Are these new 3D casts the next big thing in sports medicine?

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The days of the plaster and fiberglass casts for immobilizing injured or broken limbs may soon be over, like rotary phones and party lines. With the introduction of 3D-printed, durable plastic casts by ActivArmor, of Colorado, many of the inconveniences of traditional casts could become history, replaced by a range of benefits.

ActivArmor is a custom-made device that form-fits the anatomy: hands, wrists, arms and lower limbs. St. Luke’s University Health Network is the first healthcare organization in Pennsylvania to offer this innovative option, possibly rendering traditional casts obsolete in time.

Kristofer Matullo, MD, St. Luke’s board-certified orthopedic surgeon who specializes in disorders of the hand and wrist, will debut the ActivArmor product in early March in the region. He’s impressed with its construction and benefits for patients.

“This device is really going to improve patient comfort, convenience and quality of life,” says the network’s chief of the division of hand surgery. “It is lighter in weight, easier to maintain and offers the wearer the convenience of being able to scratch an itch through the lattice-like openings in the cast.”


To make the cast, a 3D scan is made of the affected appendage, then the image is sent to ActivArmor using proprietary software. The printer creates two, “clamshell-like” halves of the cast, which are then fitted onto the patient’s affected body part. It can be locked on like a cast or removed like a splint to allow swelling of an injured area to subside.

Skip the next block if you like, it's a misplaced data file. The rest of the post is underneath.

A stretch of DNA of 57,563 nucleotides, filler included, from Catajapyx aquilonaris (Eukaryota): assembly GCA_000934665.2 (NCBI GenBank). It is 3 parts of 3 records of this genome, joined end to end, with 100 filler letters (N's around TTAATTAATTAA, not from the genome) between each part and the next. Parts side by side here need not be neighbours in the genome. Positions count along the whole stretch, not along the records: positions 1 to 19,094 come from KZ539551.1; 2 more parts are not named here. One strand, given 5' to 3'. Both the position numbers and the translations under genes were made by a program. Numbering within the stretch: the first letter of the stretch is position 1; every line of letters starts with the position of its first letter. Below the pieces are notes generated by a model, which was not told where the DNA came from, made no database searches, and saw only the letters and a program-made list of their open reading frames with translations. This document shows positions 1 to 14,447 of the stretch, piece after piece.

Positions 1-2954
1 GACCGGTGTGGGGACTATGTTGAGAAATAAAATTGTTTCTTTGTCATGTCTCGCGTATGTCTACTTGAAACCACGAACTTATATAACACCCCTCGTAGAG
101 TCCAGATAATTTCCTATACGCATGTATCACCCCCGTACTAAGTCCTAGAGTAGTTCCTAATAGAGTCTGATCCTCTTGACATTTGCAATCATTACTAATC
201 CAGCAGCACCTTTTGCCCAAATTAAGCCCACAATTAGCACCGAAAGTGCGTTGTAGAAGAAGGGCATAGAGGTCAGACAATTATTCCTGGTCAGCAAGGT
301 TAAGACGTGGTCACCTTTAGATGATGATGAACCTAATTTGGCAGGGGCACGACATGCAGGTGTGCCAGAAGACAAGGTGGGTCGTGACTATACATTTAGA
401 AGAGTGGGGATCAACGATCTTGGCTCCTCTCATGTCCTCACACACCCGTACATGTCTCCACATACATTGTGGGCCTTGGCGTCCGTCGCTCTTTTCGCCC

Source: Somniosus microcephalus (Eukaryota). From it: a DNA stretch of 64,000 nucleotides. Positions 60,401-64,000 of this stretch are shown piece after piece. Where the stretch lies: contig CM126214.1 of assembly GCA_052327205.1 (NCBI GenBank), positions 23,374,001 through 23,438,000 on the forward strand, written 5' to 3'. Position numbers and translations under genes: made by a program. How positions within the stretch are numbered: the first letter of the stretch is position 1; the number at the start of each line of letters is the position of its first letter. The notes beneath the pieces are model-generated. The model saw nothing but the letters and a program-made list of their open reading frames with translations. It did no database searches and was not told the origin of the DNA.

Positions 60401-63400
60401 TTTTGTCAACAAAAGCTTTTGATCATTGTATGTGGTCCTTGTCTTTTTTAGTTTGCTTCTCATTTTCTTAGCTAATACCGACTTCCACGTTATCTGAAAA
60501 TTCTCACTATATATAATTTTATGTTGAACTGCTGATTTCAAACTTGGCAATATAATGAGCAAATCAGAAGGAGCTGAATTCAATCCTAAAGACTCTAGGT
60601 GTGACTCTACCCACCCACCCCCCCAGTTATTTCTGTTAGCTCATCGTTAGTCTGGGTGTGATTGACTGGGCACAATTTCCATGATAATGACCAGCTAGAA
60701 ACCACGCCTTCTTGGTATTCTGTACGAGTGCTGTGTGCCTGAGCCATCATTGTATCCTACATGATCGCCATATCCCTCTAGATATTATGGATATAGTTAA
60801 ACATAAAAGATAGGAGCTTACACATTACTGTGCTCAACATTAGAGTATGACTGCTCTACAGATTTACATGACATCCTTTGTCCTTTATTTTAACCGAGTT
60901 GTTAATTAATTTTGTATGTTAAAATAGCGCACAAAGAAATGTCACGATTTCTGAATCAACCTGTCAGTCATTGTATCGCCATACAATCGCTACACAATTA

The ActivArmor product comes in a variety of attractive colors. Because of its lattice-like spaces, wound care, treatment with advanced healing technologies, cleaning of the skin or sanitizing the device to remove pathogens like the coronavirus all can be done while the cast is being worn.

The 3D cast can get wet and wearing it doesn’t impinge on many activities of an active lifestyle, including sports. The plastic is recyclable and 100 percent biocompatible, says Megan Augustine, MS, Network Director of St. Luke’s Simulation Center, who researched and spearheaded the introduction of ActivArmor to St. Luke’s orthopedics department. She calls it “a perfect match for improving the overall quality of care for our patients here at St. Luke’s.” It will be available to orthopedic patients throughout the St. Luke’s network.

As a busy orthopedic surgeon, Dr. Matullo sees up to 170 patients each week and performs 900-1000 surgeries each year. He believes ActivArmor casts will be ideal for adults and most children.

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